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LOUISVILLE, Ky. (WDRB) -- Indiana's Attorney General is appealing a federal judge's ruling overturning the state's ban on same-sex marriage.
But for now, unless the judge grants a stay, gay marriage is legal.
It means same-sex marriage is now legal in almost two-dozen states.
Same-sex couples began arriving early Thursday morning at circuit court clerk offices in southern Indiana.
In Floyd County there have been at least 8 marriages, and in Clark at least 5.
Among them, Kyle Spalding and Maurice Mundy, who have been together for 10 years.
"A lot of states are coming to the realization that this is something that's important and it's a civil rights issue," said Spalding.
Pending Indiana's appeal, same-sex marriage is now legal in 20 states - 9 by court decision, 8 by the legislature, and 3 by popular vote.
Part of Kentucky's same-sex marriage ban was overturned, but is still in effect during appeal.
"We're looking at a massive cultural and moral revolution here in the United States on the issue of marriage," said Albert Mohler, president of the Southern Baptist Theological Seminary.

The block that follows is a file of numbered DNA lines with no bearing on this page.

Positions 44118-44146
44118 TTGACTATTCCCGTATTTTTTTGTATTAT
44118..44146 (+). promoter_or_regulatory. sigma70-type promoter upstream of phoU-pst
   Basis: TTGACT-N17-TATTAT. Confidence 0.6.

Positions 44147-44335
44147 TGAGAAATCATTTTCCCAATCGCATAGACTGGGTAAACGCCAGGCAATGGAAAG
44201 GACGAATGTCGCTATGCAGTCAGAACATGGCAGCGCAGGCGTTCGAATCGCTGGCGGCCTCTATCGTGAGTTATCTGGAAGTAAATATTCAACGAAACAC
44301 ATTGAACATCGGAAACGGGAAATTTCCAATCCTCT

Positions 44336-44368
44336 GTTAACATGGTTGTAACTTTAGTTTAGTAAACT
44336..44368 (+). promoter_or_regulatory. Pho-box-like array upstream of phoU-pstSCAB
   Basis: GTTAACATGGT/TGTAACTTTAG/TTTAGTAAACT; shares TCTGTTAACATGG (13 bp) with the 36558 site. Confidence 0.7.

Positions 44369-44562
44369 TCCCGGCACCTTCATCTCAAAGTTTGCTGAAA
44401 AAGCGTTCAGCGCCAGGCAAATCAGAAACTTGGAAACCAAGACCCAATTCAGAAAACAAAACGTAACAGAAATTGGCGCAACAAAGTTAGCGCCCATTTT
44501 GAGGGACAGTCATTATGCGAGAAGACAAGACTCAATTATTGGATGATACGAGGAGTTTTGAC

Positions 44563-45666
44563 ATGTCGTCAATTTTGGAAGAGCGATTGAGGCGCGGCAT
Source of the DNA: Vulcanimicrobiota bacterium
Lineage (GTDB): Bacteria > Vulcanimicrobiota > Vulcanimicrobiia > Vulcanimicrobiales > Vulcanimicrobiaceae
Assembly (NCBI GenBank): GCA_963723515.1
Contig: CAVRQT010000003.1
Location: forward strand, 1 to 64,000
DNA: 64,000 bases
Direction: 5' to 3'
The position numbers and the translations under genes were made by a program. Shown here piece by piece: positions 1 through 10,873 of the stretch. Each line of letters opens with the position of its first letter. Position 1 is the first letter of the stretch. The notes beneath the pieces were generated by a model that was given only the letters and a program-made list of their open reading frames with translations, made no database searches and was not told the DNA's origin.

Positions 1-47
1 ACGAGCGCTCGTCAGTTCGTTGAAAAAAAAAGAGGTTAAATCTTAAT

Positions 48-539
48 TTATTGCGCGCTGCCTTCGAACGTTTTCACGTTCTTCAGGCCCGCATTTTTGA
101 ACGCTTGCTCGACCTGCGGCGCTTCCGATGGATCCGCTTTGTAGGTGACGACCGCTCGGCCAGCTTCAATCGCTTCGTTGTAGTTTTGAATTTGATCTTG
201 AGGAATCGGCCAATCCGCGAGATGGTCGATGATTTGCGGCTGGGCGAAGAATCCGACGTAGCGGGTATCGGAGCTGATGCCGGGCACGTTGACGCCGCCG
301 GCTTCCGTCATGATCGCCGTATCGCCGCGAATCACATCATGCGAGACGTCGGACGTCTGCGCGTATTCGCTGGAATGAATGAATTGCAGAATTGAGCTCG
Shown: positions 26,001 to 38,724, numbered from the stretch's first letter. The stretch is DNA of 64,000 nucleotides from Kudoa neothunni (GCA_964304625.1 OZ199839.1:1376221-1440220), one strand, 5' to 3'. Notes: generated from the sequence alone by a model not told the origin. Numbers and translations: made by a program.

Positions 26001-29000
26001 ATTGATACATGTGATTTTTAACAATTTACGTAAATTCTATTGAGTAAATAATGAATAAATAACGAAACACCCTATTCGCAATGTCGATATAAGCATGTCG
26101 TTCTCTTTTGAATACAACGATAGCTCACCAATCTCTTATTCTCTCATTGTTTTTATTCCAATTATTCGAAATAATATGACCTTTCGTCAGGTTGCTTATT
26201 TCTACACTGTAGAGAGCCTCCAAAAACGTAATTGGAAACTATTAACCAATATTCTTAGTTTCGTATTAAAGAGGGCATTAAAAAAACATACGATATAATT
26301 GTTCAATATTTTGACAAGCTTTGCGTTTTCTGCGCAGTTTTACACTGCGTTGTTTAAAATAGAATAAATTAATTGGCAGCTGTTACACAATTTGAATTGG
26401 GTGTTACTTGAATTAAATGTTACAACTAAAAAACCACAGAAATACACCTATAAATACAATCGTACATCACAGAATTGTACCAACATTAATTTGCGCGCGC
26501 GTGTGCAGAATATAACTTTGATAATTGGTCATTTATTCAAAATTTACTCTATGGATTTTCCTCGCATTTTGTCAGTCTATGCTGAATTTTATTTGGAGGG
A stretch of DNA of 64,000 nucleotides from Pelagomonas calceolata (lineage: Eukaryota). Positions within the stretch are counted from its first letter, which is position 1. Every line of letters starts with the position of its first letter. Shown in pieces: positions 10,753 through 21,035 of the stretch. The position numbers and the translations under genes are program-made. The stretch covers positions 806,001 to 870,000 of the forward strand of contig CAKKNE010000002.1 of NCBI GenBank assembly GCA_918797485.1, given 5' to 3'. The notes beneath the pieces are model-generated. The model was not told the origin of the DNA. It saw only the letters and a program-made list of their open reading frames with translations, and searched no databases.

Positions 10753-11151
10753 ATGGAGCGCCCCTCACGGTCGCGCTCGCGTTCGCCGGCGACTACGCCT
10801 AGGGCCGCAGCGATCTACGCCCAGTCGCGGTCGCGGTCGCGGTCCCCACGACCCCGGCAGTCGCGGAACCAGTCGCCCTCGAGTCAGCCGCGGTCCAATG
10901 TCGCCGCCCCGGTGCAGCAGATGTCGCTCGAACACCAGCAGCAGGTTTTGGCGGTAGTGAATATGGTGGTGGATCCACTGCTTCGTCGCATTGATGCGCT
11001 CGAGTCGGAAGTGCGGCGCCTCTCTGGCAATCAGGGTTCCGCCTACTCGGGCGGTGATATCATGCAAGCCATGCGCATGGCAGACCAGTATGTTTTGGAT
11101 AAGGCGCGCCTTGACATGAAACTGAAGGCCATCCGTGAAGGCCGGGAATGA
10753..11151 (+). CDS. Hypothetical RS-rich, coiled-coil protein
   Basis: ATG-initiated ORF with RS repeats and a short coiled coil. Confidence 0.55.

"It's been the fastest-moving civil rights movement in history," said Chris Hartman of the Fairness Campaign.
Hartman and Dr. Albert Mohler are on opposite sides of the issue.
But they both agree that same-sex marriage is likely inevitable across the country.
They disagree about exactly what that means.
"I think folks are going to get over this issue. What many folks already feel and know is that this isn't a big deal. In states where marriage has been granted and in cities and states where anti-discrimination fairness laws have been passed, the walls have not tumbled down," said Hartman.
"Human societies have depended on a stable understanding of this for thousands of years. There are many of us who believe it's precisely because our Creator gave us the gift of marriage as the union between a man and a woman. And tampering with that can only bring very serious ill effects to human society," said Mohler.
Meantime, in courthouses around the country, same-sex marriage ceremonies are quickly becoming more common.
"It's amazing. It might be just a piece of paper, but to be the first one in Floyd County, it's absolutely amazing," said newly married Brad Bell.
Both sides also agree same-sex marriage will ultimately be decided by the U.S. Supreme Court - and sooner rather than later.